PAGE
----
Streaming has been in the spotlight lately for some of its negative qualities, but that being said, streaming as a creative outlet offers up a powerful way of connecting communities. With streaming on platforms like Twitch increasing in popularity, content creation has become more than just generating revenue and instead has become a way for gamers from traditionally marginalized communities to connect and build a space for themselves in the industry.
One of these communities is the Deaf & Hard of Hearing Gamers (DHHG), a Twitch community for everyone with hearing loss who stream and play a variety of video games as well as streamers who focus on other creative streams on a regular basis. Their goal as a community is to bring Deaf & Hard of Hearing streamers together and build a community on Twitch of Deaf culture, language, and entertainment.
Over the past two years, Christina Haslage and her charity 1UpOnCancer have been amazing to meet at conventions. This year, I learned that Haslage is not only the CEO of 1UpOnCancer, but also a staff member of the Deaf & Hard of Hearing Gamers stream team. A streamer and gamer herself, known as Sasiah online, I got the chance to talk with her about Deaf accessibility as it pertains to streaming. We also spoke about her expertise in the space as a charity owner and streamer and how she helps others get information on charity streaming as well as beginning streaming in general.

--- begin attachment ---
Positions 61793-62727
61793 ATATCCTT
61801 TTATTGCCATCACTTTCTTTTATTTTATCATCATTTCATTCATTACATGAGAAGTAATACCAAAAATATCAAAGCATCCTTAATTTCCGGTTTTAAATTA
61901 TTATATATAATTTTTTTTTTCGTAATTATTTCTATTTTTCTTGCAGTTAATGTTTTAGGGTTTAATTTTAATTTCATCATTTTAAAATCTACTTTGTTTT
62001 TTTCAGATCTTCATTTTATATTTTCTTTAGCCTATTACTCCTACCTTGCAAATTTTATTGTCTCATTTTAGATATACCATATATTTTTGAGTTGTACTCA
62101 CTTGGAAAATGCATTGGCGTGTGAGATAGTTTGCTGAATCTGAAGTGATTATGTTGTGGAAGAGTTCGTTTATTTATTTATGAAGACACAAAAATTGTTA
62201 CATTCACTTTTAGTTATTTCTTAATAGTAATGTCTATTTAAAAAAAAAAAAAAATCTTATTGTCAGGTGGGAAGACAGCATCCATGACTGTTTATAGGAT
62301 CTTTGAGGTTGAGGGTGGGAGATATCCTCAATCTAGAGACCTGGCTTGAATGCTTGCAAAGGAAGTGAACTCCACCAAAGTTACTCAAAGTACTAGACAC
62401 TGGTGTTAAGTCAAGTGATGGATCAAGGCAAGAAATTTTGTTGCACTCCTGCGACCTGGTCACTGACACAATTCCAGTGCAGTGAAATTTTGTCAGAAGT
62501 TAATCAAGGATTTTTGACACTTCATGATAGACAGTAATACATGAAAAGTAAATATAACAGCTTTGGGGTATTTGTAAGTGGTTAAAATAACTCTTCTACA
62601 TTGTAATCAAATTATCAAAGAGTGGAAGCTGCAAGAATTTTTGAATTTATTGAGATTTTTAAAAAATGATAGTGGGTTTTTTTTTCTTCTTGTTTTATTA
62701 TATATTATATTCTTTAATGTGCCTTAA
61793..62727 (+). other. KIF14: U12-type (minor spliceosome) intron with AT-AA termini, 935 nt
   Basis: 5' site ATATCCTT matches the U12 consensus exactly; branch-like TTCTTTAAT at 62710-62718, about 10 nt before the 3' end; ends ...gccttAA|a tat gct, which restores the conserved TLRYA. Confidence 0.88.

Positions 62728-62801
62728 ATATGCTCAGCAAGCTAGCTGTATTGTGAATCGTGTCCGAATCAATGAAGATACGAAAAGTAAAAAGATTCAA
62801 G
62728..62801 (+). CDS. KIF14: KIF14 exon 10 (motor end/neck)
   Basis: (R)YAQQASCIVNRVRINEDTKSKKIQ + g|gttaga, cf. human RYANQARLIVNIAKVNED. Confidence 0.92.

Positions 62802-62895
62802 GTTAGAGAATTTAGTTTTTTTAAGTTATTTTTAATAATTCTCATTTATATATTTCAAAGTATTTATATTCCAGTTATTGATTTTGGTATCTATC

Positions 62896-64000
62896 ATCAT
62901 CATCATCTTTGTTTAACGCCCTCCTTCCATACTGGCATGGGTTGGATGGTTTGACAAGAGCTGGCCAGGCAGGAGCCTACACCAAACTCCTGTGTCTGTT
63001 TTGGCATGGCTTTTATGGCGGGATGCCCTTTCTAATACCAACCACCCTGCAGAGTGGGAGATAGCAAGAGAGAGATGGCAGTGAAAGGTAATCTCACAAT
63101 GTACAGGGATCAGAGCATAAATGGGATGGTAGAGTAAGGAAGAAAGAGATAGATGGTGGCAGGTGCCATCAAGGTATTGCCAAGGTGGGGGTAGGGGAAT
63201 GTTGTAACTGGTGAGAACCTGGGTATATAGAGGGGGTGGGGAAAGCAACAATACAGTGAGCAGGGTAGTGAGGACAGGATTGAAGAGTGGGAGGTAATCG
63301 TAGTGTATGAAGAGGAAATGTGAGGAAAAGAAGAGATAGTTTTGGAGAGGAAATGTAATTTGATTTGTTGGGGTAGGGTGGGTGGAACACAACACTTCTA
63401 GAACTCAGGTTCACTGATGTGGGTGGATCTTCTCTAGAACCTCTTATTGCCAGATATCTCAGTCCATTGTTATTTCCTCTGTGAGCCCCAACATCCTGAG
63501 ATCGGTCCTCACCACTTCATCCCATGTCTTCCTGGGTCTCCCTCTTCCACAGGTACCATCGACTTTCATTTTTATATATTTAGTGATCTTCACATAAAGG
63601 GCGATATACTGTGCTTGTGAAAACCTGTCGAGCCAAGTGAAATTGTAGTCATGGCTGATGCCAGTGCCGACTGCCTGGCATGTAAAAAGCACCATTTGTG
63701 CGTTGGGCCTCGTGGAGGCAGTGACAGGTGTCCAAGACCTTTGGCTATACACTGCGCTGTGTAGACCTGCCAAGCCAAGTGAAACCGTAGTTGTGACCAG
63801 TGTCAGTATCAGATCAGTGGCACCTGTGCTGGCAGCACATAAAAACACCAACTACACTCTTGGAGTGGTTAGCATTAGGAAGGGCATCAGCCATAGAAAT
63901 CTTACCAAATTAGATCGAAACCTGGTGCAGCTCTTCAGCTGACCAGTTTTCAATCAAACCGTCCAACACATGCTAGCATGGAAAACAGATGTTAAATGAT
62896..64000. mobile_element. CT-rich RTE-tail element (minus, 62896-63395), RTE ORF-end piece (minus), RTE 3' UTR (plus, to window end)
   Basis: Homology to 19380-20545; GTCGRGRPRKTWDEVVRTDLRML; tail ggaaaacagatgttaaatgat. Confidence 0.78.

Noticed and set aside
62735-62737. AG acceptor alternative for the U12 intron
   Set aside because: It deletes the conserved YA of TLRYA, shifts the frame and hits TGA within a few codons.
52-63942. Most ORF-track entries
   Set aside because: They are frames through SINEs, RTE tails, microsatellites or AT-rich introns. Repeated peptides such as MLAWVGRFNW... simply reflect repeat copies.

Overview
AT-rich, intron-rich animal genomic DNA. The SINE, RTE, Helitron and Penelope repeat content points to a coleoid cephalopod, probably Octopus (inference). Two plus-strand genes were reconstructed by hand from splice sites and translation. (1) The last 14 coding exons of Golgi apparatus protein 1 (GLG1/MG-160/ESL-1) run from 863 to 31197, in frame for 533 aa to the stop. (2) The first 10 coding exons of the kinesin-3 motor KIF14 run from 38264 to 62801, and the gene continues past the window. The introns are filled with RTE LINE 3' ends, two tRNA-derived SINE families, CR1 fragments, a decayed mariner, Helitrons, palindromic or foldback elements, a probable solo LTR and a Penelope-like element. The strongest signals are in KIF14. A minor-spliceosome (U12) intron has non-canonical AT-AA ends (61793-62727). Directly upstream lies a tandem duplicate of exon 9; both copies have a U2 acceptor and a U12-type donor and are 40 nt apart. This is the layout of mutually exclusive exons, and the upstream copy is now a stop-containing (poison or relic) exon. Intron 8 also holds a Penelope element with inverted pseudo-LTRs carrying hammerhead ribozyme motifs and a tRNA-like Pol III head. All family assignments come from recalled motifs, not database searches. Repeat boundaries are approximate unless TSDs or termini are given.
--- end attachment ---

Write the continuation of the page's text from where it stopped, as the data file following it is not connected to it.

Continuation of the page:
But Why Tho: How long have you been streaming? And why did you start?
Christina Haslage: I started streaming in mid-2014. I started because I wanted to reconnect with my twin sister who started streaming a year prior or so. I had an account on Justin.TV to watch people and was curious on what the platform was all about. I wasn’t planning on streaming because at that point, I was focused on trying to get into a Masters program while teaching at a university. My husband had his own account. He really enjoyed watching but I didn’t since back then, there was no captioning or anything even remotely close to WebCaptioner so I could follow along. YouTube at that time had really bad auto-captions so I didn’t watch any live streaming platforms except for Facebook if I had an ASL signer livestream.